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Devaluation bets push yuan to three-month low as fixing weakened
[HONG KONG] The yuan fell to a three-month low as the central bank weakened the currency's reference rate amid a dollar advance and on concern China will allow a decline to help its economy.
The yuan is massively overvalued and needs to drop, David Tepper, the billionaire owner of Appaloosa Management, said at the Robin Hood Investor's Conference last week. His comments follow similar views from hedge fund managers including Crispin Odey, founder of the US$12 billion Odey Asset Management, who predicts China will devalue by at least 30 per cent. A Bloomberg dollar gauge rallied, bolstered by comments from Federal Reserve officials about the prospect of a December interest-rate increase.
The yuan declined 0.07 per cent to 6.3894 a dollar as of 10:22 am in Shanghai, China Foreign Exchange Trade System prices show. It fell to 6.3955 earlier, the lowest since Aug 28. In Hong Kong's offshore market, the currency slipped as much as 0.21 per cent to a two-month low of 6.4352. The central bank earlier cut the onshore yuan's daily fixing, which limits the yuan's moves to 2 per cent on either side, by 0.14 per cent to 6.3867, the weakest since Aug 31.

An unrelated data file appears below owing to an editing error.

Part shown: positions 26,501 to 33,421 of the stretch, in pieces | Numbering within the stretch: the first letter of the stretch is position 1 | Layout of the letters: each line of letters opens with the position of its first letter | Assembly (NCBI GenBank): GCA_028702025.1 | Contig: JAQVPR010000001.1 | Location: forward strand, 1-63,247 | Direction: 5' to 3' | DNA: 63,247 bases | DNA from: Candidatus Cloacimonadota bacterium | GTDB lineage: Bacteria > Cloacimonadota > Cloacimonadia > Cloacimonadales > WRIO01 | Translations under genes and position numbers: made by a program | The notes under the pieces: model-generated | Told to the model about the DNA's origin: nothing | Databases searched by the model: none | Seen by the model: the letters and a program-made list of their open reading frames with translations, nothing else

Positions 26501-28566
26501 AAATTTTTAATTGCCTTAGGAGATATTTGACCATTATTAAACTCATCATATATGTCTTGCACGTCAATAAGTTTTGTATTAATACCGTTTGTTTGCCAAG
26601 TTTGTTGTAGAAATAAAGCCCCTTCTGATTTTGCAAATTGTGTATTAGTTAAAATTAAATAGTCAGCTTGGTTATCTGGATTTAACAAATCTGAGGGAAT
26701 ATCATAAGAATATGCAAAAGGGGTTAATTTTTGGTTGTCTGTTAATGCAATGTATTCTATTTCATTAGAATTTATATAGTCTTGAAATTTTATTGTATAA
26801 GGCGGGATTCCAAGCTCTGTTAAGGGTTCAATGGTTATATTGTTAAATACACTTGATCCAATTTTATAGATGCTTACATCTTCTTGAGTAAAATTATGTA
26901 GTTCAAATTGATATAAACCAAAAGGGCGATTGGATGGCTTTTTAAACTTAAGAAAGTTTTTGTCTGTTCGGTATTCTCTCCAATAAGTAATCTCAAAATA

"The weaker fixing and the prospect of a higher US interest rate are weighing on the yuan today," said Kenix Lai, a foreign-exchange analyst at Bank of East Asia Ltd. in Hong Kong.
"Investors are still quite bearish on the yuan given the weak economic fundamentals."
Data on Chinese manufacturing, trade and new local-currency loans for October trailed expectations, adding to concern that the world's second-largest economy is slipping deeper into a slowdown even after six interest-rate cuts in the past year. The People's Bank of China surprised investors on Aug 11 with a devaluation of the currency and a switch to a more market-oriented fixing regime.
The yuan will be kept basically stable at a reasonable and balanced level even after it is granted Special Drawing Rights status by the International Monetary Fund, PBOC Deputy Governor Yi Gang was cited as saying in a South China Morning Post report. The nation is remaking its monetary policy framework to rely more on "the price tools" of interest and exchange rates, the newspaper cited Mr Yi as saying.
IMF managing director Christine Lagarde said on Nov 13 that her staff have recommended the yuan be included in the SDR basket, along with the dollar, euro, British pound and yen. The decision will need approval from the IMF executive board, which is expected to meet on Nov 30.